May 13, 2019
We often stumble across the terms “Flat Rate Interest” and “Reducing Balance Rate” when applying for loans, but do we truly understand the difference between the two types of interest? Although these terms may sound like financial jargons, they are relatively simple to understand. The truth is most of us take the easy route and depend on our bankers to do the calculations for us.
That said, it’s best to keep informed on these finances so we have a good idea when the time comes. Here’s our explanation on their differences and calculations, made simple to help you manage your own finances.
When we think of interest, most of us think of flat rate interest. Flat Rate Interest is the type of interest that will stays the same on the principal loan amount throughout your loan tenure. This means that whatever interest rate you are charged at the beginning of the loan payment will remain the exact same figure as your final month’s repayment. It is popularly used in personal loans and hire purchase (car) loans.
(Original Loan Amount x Number of Years x Interest Rate Per Annum) ÷ Number of Instalments = Interest Payable Per Instalment.
The very simple formula to calculate Flat Rate Interest.
Say for example, you’re taking out a personal loan of RM100,000 with a flat rate interest of 5.5% over 10 years. This would be your flat rate interest per instalment calculation:
(RM100,000 x 10 x 5.5%) ÷ 120 = RM458
Now, do note that this is just the interest per instalment, no matter how much you have paid down on your principal loan amount. Theoretically, your monthly instalment from your loan amount of RM100,000 should be RM834 per month (RM100,000 ÷ 120 months). Combining both (RM834 + RM458), you’ll be paying RM1,292 per month for your loan repayment over a period of 120 months (10 years).
At the end of your loan tenure, you would end up paying 35.5% interest (also known as the Effective Interest Rate, EIR), which rounds up your repayment amount to RM155,040. That’s RM55,040 more than what you originally borrowed! It’s no surprise then that a Flat Rate Interest is not a popular choice amongst borrowers. No matter how much you settle on your principal loan amount, the interest amount will stay constant ending up in a higher total paid at the end of your loan tenure.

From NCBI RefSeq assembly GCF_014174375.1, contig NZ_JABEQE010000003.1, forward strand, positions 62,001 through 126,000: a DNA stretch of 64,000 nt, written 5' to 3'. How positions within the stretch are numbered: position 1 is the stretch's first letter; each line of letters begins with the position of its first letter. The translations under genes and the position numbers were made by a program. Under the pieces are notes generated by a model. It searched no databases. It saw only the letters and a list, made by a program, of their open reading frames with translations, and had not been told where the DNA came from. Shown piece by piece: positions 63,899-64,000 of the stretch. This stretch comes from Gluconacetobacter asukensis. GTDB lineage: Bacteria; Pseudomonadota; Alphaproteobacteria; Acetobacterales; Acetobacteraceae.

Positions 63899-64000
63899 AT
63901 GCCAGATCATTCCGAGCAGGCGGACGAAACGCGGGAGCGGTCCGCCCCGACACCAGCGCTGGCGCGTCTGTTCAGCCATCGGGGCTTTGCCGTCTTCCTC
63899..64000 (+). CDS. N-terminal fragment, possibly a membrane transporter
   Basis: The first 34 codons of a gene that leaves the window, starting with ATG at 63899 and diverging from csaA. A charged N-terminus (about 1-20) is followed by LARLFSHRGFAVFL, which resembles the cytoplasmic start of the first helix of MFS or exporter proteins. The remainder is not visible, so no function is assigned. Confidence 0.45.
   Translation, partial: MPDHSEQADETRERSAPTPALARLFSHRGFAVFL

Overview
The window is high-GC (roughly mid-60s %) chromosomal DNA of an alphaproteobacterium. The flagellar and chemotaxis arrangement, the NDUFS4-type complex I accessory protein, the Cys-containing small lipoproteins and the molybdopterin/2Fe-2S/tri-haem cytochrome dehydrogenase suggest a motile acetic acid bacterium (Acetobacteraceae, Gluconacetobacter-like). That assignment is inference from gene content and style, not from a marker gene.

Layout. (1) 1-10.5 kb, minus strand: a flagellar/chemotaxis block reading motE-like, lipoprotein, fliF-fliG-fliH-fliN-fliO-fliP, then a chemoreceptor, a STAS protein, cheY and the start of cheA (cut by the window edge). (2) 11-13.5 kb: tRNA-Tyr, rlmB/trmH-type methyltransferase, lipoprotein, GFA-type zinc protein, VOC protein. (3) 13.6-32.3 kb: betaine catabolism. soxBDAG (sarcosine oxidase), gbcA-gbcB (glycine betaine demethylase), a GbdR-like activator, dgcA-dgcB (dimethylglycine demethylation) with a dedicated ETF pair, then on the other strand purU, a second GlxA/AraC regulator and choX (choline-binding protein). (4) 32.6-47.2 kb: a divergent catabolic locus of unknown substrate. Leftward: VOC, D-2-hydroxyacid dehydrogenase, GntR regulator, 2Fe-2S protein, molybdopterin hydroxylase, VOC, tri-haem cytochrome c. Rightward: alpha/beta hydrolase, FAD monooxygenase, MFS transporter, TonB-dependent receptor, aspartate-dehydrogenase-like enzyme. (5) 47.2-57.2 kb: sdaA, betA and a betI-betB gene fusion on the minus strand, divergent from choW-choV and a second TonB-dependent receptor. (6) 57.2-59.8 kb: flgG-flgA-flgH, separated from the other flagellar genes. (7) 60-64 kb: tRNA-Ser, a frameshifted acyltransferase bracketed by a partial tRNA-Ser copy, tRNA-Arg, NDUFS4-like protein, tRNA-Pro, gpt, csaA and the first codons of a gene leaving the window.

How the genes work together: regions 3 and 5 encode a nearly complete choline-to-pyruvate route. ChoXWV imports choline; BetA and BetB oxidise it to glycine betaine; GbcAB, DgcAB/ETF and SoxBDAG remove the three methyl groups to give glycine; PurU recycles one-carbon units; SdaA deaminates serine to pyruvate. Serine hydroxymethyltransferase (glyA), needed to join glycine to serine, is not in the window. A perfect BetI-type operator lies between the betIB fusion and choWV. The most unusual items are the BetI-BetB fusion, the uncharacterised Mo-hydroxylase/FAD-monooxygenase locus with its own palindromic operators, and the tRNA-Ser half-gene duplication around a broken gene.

You can read more about Effective Interest Rates in a hire purchase loan here.
Reducing Balance Rate
Also known as the Diminishing Balance Rate, the Reducing Balance Rate is used in financial products, especially for mortgage loans; even overdraft facilities and credit cards – and is the preferred option compared to the Flat Interest Rate. Why? Because it only charges interest on your loan’s remaining balance.
To give you a clearer picture, below is the first year’s repayment period calculation based on the same example above:
Needless to say, Reducing Balance Rate enables you to save a lot more as your loan tenure goes by, following the balance of your loan’s principal amount. You end up paying less interest while paying off more principle amount with each passing month.
Based on the calculations above, your loan’s monthly repayment may remain the same while the allocated amount to both interest and principal loan is different each month. This is because the interest charged on the principal loan amount reduces each month as you continue to pay down your principal loan amount.
The total interest paid at the end of your loan tenure will be RM30,232 with the total repayment being RM130,232. That’s a whopping difference of RM24,808 compared to the Flat Interest Rate option.
Interest amount per instalment = Interest rate per instalment x Outstanding loan amount
Although more calculations are input for this type of interest, the formula is fairly simple.
While the Reducing Balance Rate seems a lot more appealing than Flat Interest Rate, not all loan providers offer it for their financial products. All the same, it’s best to understand the calculation methods and difference between the two types and details about loans to help you make informed decisions on your finances.
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Tags: money matters